The 2016 calendar year has been successful for Major League Baseball. In fact, 2016 has already been the most successful financial year MLB has ever seen.
“Major League Baseball continues to grow at a phenomenal rate around its business,” Maury Brown of Forbes reported. “As the calendar year nears its end, the league can report that gross revenues for 2016 are approaching an incredible $10 billion. The figure marks the 14th consecutive year that baseball has posted record revenues. Growth for the league was approx. a half-a-billion dollars for the year. That mirrors the growth seen in 2015.”
When growth like this occurs, it begs an important question.
What’s causing it?
“The league continues to see incredible growth around its digital media company, MLB Advanced Media, as well as stable attendance, growth in sponsorships, robust television ratings at the local level, and positive television ratings not seen in over a decade for the postseason” Brown said.
Baseball can expect the postseason ratings to taper off. The last two years have seen the Chicago Cubs make deep postseason runs in an attempt to win their first World Series since 1908. A big market team looking to do something that virtually no living people had ever seen them do is natural to spike the ratings. As proof, the 2016 World Series drew the highest ratings since the Boston Red Sox similar triumph in 2004.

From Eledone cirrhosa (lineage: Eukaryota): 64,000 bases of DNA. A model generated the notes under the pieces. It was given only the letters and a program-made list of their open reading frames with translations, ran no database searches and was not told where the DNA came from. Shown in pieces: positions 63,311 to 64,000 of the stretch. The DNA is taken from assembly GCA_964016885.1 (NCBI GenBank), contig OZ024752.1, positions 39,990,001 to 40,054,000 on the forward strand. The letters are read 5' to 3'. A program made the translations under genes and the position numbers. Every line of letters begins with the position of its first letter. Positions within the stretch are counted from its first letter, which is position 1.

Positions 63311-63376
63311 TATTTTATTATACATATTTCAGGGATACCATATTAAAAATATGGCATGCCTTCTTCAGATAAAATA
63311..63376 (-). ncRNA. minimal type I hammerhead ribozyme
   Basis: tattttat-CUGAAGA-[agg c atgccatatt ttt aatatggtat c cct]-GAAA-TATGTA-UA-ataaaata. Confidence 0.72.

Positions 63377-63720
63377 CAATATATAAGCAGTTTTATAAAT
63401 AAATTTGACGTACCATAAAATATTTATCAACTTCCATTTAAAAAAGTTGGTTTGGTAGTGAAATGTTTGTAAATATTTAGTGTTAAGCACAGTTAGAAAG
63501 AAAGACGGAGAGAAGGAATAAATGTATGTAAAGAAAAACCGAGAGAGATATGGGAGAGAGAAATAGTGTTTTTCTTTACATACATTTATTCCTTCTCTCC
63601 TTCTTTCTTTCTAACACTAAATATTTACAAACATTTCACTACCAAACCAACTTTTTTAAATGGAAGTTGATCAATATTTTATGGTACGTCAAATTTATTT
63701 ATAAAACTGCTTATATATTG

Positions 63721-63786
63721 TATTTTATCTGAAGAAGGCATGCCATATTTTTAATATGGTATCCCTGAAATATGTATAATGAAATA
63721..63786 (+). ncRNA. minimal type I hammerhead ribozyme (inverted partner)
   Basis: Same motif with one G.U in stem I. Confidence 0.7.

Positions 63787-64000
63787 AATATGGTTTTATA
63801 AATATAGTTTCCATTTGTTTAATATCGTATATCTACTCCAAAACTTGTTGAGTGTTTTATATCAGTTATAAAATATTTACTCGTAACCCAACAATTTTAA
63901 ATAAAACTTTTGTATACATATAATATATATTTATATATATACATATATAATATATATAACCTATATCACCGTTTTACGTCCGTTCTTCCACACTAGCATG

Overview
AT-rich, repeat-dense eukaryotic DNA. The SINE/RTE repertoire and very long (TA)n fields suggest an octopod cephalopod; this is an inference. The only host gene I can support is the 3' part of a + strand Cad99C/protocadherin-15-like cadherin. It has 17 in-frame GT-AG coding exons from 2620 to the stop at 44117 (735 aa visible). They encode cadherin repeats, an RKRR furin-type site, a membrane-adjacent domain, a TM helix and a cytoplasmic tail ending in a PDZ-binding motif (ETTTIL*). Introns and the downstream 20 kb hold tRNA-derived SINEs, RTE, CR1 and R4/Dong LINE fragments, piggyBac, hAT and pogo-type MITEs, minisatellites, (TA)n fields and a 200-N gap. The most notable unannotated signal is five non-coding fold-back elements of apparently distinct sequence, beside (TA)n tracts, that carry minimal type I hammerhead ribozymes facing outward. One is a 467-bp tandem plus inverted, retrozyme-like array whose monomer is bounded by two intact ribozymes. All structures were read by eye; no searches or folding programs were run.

But none of Boston’s subsequent World Series wins have drawn the same interest. With the Cubs winning the World Series, their postseason ratings will likely cool.
Fortunately, just about everything else is sustainable.
Local television contracts are massive. There’s nothing to suggest that will change any time soon. That will help keep sponsorship money up, as will baseball’s continued embracing of the digital age.
Major League Baseball certainly needs to find a way to appeal to a younger audience. But based on the money its making, it’s got plenty of time to figure out just how to do that.